Soccer represents however for autocrats like Mr. Ahmadinejad a double-edged sword that both offers opportunity and constitutes a threat. The funeral last year of a famous Iranian soccer player in the Azadi stadium turned into a mass protest against his government.

Traktor Sazi fans have been in the forefront of intermittent stadium protests in Iran during the past 18 months, raising the specter of ethnic strife in a bid to achieve greater autonomy for East Azerbaijan’s predominantly Azeri population who feel that they are discriminated against. In one incident, fans of Traktor Sazi, which is owned by the state-run Iran Tractor Manufacturing Co. (ITMCO), wore shirts with the Turkish and Azerbaijan flags and raised the Azerbaijani flag.

"The team has taken on the symbolism of embodying the national identity of Azerbaijanis in Iran. They regard the team's victories as a means of peacefully defeating the enemies of Azerbaijan, and this has become a powerful rallying tool of ethno-nationalism in the region," said Farzin Farzad, executive director of the Network of Azerbaijani-Americans from Iran.
“The main (Iranian concern) is that the idea of Turkism is strengthening in South Azerbaijan,” News.Az quoted Saftar Rahimli, a member of the board of the World Azerbaijani’s Congress, as saying at the time of the showing of the flag. Mr. Rahimli was referring to Eastern Azerbaijan by its nationalist Azeri name. Earlier protests were sparked by the Iranian parliament’s refusal to fund efforts to save the environmentally endangered Lake Orumiyeh.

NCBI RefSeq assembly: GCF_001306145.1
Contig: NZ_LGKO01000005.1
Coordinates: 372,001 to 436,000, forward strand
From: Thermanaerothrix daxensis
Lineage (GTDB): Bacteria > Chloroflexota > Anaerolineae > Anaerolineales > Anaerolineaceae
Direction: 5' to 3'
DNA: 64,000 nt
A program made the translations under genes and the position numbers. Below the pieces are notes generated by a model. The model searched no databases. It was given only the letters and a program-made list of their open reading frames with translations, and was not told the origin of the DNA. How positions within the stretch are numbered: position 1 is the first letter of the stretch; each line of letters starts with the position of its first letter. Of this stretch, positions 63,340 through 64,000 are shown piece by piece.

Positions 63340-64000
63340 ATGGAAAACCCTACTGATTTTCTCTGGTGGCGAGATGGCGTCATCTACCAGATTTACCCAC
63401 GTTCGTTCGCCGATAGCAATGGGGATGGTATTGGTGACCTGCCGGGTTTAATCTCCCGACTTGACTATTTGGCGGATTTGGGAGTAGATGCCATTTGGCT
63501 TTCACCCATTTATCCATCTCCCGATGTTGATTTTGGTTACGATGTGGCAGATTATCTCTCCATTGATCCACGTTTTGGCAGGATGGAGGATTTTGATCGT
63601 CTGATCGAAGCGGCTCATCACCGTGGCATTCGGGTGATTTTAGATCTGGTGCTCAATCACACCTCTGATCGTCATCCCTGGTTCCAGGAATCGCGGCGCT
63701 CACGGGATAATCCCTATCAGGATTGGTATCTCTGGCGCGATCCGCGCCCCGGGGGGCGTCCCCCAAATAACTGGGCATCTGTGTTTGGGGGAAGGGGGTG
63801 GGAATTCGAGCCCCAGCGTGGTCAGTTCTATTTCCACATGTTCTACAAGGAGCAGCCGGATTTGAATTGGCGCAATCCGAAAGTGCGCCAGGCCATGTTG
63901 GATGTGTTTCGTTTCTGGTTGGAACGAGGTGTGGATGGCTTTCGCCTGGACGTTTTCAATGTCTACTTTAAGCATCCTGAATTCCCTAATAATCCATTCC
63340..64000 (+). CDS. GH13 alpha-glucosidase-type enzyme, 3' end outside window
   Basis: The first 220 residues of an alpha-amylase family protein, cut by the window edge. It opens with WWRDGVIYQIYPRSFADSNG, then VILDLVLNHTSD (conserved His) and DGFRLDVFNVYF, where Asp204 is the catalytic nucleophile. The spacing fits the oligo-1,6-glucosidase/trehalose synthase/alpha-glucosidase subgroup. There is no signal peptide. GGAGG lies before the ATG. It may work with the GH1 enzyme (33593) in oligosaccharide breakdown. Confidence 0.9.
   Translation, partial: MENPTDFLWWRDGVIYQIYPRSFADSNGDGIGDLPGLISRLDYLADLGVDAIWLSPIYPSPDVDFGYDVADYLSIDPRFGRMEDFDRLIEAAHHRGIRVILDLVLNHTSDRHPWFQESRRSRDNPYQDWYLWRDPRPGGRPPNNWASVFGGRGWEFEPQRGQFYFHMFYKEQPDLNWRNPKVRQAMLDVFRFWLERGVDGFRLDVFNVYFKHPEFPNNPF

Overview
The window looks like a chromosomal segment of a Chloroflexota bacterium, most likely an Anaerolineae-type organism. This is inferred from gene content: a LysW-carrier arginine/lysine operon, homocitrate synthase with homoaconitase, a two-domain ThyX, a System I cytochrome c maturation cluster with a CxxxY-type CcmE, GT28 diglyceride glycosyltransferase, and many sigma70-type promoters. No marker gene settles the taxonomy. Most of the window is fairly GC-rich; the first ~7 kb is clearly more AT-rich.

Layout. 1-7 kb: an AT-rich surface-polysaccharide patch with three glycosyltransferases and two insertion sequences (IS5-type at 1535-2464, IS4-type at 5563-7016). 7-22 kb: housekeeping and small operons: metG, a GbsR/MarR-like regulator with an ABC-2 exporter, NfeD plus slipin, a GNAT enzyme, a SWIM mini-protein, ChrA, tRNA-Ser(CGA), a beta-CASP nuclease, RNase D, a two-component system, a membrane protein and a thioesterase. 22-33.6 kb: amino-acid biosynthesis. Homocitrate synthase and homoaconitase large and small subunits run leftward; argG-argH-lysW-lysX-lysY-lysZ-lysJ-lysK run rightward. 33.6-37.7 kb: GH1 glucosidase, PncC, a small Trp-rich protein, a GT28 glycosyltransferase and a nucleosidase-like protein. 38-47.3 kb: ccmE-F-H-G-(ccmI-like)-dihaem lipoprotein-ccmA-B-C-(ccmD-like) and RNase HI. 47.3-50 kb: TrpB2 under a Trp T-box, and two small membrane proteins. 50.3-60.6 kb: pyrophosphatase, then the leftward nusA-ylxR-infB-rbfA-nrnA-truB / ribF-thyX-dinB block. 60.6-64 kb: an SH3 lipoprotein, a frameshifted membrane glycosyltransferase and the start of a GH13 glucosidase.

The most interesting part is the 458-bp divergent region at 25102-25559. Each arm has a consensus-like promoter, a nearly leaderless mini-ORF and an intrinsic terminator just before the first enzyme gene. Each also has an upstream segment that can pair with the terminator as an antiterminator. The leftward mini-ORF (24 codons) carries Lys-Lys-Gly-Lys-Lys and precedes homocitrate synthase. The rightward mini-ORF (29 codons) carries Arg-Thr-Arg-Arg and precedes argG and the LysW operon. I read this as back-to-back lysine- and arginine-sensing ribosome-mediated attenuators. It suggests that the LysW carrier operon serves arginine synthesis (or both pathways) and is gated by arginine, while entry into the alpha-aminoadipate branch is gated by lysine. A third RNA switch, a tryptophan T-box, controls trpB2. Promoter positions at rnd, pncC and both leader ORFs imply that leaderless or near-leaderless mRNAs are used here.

A decision by security forces in October of last year to bar fans entry into the stadium during a match against Tehran’s Esteghlal sent thousands into the streets of Tabriz shouting “Azerbaijan is united" and ““Long live united Azerbaijan with its capital in Tabriz.” Scores were injured as security forces tried to break up the protest. Cars honking their horns choked traffic.
“Wherever Tractor goes, fans of the opposing club chant insulting slogans. They imitate the sound of donkeys, because Azerbaijanis are historically derided as stupid and stubborn. I remember incidents going back to the time that I was a teenager,” said a long-standing observer of Iranian soccer.

James M. Dorsey is a senior fellow at the S. Rajaratnam School of International Studies and the author of The Turbulent World of Middle East Soccer blog.